|Photo courtesy of NY Post
I've dealt with a lot of shit. A lot of shit. In the first season that I followed religiously, the Jets, who I adopted as my team due to my father's being a longtime fan, made the playoffs after a successful 10-6 season. They began the year undefeated, going 5-0 before finally suffering a loss to the New England Patriots. I was so spoiled from the beginning that I didn't even know what losing felt like until October 24, six weeks after the season began.
|Photo courtesy of Dallas Penn
Everything was going swimmingly at the time. The Jets even won their Wild Card playoff game on the road, defeating Drew Brees and the San Diego Chargers (wow that felt weird to type) in overtime despite an insanely stupid roughing the passer penalty by Eric Barton on 4th and 2 with 24 seconds left that allowed the Chargers to tie the game. A missed 40 yard field goal by Nate Kaeding kept the Jets alive, and Doug Brien drilled home a short 28 yarder, 8 seconds away from double OT, to win it.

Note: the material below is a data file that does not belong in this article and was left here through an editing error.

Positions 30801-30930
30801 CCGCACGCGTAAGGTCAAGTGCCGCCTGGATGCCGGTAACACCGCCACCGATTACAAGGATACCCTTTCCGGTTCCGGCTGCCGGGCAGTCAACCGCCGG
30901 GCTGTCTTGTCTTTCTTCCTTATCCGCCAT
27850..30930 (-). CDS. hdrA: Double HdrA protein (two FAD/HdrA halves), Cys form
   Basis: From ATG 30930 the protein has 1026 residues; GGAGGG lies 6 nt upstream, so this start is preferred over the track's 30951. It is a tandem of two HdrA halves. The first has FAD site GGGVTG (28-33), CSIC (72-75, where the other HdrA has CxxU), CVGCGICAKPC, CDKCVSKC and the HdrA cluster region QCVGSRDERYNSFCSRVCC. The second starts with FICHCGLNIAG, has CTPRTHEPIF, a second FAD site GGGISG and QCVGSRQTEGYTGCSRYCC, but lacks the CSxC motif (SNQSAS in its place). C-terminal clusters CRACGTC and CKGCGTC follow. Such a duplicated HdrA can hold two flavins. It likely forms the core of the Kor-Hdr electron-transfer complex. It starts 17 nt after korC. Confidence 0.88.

Little did I know that merely a week later, that the Wild Card game hero, Doug Brien, would become the biggest goat imaginable.
Headed into the Divisional Playoff game, the 15-1 Pittsburgh Steelers hadn't lost in 118 days. They were blown out at home by the Ravens in Week 2, and replaced quarterback Tommy Maddox with their first round pick, a kid named Ben Roethlisberger. So, naturally, Big Ben went on to win the first 14 games of his career.
In spite of all this, the Jets played well in Pittsburgh. After a Hines Ward touchdown, the Steelrs gave the ball back to the Jets with 5:54 left and the game tied at 17. Trusty 'Ole James Chadwick Pennington drove the team down the field, getting them to the 28 yard line just before the two minute warning. And that's when my lows as a sports fan began; only four months after I dove head-first into the world of professional sports.